Having smashed their original £400,000 target within 24 hours to open this “Brewpub”, the project is now looking to raise £1 million and has nearly reached £800,000.

Bruce Gray, managing Director at Left Handed Giant, said:

The aim of this Brewpub project is to create a world-class facility where communities of friends and investors can have a real input into the day-to-day of the business, as well as having the opportunity to drink locally brewed fresh beer.”

The funds raised will be spread across different projects with the majority being put towards to development of the “Brewpub” at Finzel’s Reach. Peter Sanchez-Iglesias adds:

“Forming this partnership with such a well-respected force as Left Handed Giant and creating food to go with their beer is an awesome project to be involved with. The development kitchen will evolve and enhance everything we do at Casamia, with our hyper-seasonal dishes on an ever-changing menu, using the best ingredients, cooking it to perfection and then finding out what it needs to make it better.”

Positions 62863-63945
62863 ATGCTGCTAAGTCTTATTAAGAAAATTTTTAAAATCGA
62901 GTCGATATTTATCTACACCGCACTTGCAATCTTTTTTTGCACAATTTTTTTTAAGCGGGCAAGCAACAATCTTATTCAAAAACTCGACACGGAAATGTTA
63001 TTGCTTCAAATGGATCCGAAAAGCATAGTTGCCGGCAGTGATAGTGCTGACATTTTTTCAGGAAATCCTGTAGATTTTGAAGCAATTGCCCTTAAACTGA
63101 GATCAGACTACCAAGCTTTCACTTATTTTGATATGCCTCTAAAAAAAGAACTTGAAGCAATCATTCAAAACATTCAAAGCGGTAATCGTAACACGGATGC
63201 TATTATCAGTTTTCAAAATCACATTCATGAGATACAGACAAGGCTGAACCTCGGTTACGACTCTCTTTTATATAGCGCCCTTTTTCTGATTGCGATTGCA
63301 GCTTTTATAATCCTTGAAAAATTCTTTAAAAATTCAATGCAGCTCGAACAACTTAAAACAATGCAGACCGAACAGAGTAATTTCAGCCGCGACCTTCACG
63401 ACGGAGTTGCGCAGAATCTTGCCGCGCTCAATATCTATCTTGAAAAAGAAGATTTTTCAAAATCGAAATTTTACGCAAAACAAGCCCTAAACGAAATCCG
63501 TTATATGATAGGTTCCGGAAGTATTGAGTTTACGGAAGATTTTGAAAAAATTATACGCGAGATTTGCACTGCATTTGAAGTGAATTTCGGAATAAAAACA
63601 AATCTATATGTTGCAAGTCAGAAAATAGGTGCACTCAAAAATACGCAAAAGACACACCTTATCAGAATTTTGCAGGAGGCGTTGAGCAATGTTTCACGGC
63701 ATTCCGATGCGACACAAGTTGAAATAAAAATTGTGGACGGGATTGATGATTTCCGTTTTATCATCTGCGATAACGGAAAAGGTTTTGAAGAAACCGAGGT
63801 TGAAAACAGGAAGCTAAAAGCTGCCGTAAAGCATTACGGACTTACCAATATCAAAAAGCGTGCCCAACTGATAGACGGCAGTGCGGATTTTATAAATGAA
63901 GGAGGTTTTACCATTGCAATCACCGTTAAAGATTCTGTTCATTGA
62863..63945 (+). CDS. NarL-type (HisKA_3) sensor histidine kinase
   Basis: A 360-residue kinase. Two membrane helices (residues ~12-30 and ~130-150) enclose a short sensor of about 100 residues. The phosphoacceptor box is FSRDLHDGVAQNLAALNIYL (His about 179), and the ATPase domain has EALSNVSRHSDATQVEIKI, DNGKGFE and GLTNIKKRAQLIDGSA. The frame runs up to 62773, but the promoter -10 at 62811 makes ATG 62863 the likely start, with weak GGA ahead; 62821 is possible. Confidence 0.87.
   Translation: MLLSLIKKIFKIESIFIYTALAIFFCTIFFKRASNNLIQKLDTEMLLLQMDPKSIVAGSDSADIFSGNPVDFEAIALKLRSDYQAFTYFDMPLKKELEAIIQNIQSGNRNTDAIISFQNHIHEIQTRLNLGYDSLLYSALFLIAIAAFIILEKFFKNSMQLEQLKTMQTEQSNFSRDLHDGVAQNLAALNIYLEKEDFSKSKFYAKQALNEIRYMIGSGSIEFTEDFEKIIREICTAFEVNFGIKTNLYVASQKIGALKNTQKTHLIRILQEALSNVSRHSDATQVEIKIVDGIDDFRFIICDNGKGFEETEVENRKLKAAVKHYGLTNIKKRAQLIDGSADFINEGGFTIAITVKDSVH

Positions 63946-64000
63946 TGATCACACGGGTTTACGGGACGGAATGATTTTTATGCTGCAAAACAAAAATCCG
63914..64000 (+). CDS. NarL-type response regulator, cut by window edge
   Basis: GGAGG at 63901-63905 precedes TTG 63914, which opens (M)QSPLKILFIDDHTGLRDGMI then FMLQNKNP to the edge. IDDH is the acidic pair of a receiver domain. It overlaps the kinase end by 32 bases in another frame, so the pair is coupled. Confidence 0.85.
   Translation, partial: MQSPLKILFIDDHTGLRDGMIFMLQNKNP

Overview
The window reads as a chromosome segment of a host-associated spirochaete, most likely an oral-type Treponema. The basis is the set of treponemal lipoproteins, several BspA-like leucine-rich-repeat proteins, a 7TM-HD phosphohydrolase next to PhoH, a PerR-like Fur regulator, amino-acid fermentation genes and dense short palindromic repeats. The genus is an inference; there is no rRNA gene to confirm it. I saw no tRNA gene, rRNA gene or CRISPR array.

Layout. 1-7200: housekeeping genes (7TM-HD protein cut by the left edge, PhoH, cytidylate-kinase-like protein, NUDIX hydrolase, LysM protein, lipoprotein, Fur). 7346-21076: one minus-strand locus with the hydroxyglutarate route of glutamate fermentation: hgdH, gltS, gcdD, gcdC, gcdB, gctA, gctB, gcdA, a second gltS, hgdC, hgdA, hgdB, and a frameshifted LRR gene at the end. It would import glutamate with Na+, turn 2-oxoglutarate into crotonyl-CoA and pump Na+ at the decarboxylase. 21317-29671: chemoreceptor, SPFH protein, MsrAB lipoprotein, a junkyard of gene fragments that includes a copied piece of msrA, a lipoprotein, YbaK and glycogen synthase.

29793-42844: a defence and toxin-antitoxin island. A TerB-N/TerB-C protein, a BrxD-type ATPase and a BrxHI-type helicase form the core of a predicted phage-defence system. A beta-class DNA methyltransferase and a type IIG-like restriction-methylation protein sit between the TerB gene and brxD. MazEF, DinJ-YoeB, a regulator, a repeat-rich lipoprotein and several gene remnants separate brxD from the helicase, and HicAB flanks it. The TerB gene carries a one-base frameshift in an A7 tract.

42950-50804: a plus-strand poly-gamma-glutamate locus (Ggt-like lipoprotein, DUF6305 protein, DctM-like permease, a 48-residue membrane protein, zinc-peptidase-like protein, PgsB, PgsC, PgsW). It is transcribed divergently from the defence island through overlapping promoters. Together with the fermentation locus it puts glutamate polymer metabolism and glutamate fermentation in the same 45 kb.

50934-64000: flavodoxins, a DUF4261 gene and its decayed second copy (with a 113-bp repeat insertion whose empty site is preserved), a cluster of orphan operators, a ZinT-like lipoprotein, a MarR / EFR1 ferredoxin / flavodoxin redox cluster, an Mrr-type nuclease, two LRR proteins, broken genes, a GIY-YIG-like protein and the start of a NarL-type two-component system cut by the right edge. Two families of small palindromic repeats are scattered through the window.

If you’d like to invest, you can do so before the campaign closes on March 30th.

Pledges start from £10 which will see your name adorn a wall dedicated to everyone who supported this mouth-watering project.

If you’d like to pledge head over here.

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Don’t Be A F***ing No Show, Bristol

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Don’t be a Fucking No Show

This is an article I’ve wanted to write for a long time, but the recent chaos that the snow caused in Bristol reminded me to get on with it – as apparently our lives had to stop and we all lost our minds. Restaurant no shows are becoming a real problem in Bristol, especially for our independents. They’re losing money, and if we’re not careful we’ll lose them.

I do understand that plans/life can change, I don’t want to hold a gun to your head and force you to stick to every plan you’ve ever made. However, there are some very easy rules to follow if you want to go out and enjoy a lovely meal at one of our restaurants. They’re called manners. Simple, basic manners.

1. If you book somewhere and then your plans change, maybe you were snowed in or you got sick? Call and fucking cancel!